SEARCH FOR TRUTH - Ernesto P. Maceda Jr. (The Philippine Star) - March 13, 2021 - 12:00am

G-7 pillars Germany and Japan have been world leaders in the pushback against the pandemic. But they are not in the list of nations that have led in the vaccination program rollouts. Germany had inoculated as few as 6 percent of its 83 million population as of last week. Japan started only in the 3rd week of February.

Their delay is indicative of the heightened challenge embedded in the global vaccination program and how it affects countries, rich or poor, equally.

For us and most of the developing world, the program takes off 3rd quarter. Our orders start arriving in the latter part of the 2nd quarter, in theory. So far, we are only distributing the 1,125,600 million donated from China (Sinovac) and Covax (AstraZeneca). April and May are earmarked for the health worker sector – A1.

The follow up Sinovac donation of 400,000 doses, as well as the initial 1 million on order, are expected this March 21. Pfizer touches down in April, beginning with an initial delivery of 117,000 doses. Gamaleya could be here also in April but the Emergency Use Authorization will take another week, at best. According to vaccine czar Gen. Carlito Galvez, we can expect 1.5 million doses of AstraZeneca per month from April until May. Moderna is expected to come May or June. Deals are being finalized with Novavax and Covaxin of India.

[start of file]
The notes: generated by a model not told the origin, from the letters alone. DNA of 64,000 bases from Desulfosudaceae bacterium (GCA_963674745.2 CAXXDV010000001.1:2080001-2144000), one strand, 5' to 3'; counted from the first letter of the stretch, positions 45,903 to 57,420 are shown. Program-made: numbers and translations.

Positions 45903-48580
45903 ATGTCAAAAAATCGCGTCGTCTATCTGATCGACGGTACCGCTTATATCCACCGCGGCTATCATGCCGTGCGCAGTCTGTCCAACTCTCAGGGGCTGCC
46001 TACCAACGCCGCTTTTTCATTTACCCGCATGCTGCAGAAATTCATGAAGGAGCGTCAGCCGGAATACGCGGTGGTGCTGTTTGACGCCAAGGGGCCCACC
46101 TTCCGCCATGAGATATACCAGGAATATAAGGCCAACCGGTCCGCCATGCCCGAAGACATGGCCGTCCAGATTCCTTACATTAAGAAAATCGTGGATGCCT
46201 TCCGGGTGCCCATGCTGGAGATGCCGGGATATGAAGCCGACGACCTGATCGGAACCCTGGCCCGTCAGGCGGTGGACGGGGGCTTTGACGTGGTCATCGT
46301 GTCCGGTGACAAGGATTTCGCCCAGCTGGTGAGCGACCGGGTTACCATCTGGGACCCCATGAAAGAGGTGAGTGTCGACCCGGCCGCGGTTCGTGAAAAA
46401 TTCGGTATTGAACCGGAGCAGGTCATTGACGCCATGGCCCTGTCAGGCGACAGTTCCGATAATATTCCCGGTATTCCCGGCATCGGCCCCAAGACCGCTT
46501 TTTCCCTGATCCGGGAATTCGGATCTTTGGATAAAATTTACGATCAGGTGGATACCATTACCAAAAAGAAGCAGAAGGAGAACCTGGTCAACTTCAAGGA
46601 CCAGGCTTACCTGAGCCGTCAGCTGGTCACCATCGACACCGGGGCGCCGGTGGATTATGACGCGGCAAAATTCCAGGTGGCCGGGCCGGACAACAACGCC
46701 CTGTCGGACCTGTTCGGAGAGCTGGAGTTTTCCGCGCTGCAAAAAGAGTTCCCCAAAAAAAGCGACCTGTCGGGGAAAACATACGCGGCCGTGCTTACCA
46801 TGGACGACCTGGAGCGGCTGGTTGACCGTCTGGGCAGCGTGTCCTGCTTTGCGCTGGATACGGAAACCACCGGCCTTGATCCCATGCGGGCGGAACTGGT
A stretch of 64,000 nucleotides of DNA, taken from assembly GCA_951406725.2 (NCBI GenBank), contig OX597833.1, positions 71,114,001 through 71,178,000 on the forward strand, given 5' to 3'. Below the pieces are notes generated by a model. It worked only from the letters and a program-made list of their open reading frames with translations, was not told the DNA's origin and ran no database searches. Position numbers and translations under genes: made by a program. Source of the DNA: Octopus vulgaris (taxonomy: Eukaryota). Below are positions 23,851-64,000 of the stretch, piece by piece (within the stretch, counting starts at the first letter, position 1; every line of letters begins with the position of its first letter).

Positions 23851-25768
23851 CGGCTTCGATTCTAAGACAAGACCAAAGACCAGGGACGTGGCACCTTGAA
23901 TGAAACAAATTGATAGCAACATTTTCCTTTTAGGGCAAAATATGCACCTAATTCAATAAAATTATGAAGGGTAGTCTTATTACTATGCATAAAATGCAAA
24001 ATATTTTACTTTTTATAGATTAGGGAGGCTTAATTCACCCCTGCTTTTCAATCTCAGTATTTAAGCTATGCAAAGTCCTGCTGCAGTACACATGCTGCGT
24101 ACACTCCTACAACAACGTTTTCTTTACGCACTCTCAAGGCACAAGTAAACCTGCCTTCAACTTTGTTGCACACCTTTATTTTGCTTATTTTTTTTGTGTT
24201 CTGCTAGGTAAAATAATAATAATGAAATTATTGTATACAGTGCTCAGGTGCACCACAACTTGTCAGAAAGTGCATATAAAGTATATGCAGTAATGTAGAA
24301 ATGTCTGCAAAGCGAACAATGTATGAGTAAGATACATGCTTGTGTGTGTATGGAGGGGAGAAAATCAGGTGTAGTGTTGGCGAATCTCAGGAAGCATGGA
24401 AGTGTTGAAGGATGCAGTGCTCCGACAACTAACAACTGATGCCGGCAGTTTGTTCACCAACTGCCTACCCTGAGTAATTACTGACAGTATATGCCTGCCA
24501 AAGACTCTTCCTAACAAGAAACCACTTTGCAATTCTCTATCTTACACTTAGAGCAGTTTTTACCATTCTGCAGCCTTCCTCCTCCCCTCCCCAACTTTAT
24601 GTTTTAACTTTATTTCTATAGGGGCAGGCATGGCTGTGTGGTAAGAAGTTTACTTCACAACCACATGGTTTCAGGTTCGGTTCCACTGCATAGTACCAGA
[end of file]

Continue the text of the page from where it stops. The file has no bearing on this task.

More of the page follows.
Turbo time. We are still finding our sea legs. As of Wednesday (10 days into the program), only 114,615 doses have been administered as we are still on ceremonial mode. But given our target of 70 percent of the population (77 million) for herd immunity, that 114,615 figure should be ramped up.

Instead of a 11,461.5 daily average, how about 114,615 a day to be doubled up when the vaccines come? The priority health worker sector is composed of 1.7 million. Given the present surge in cases, the faster deployment of the vaccines will reflect a deeper sense of urgency to protect them in their heroic efforts.

Testing czar Vince Dizon admits that we would need 250,000 to 300,000 vaccinations daily if we are to manage vaccinating up to 50 percent of our population (55 million) by the end of the year. Let’s hope we manage that better than our testing and contact tracing performances.

Rigodon epidemic. On March 27, 2021 Chief Justice Diosdado M. Peralta retires. We will be seeing the 4th Chief Justice appointed under the administration of President Duterte. The appointment will match the record of President Corazon C. Aquino of 4 Chiefs appointed. President Ferdinand E. Marcos appointed 6 Chief Justices during his 20-year tenure.

Yesterday, the Judicial and Bar Council (JBC) conducted its panel interviews of Senior Associate Justice Estella Perlas-Bernabe and Associate Justices Alexander Gesmundo and Ramon Paul Hernando, the three automatically short-listed candidates to succeed the Chief Justice.

The litmus tests for appointment to the high court are constitutionally entrenched: 1. competence; 2. integrity; 3. probity; and 4. independence. All three candidates are already on the bench. Unless they suddenly forget their law, or figure in a scandal, any assertion that they now do not possess these qualifications will face a high bar.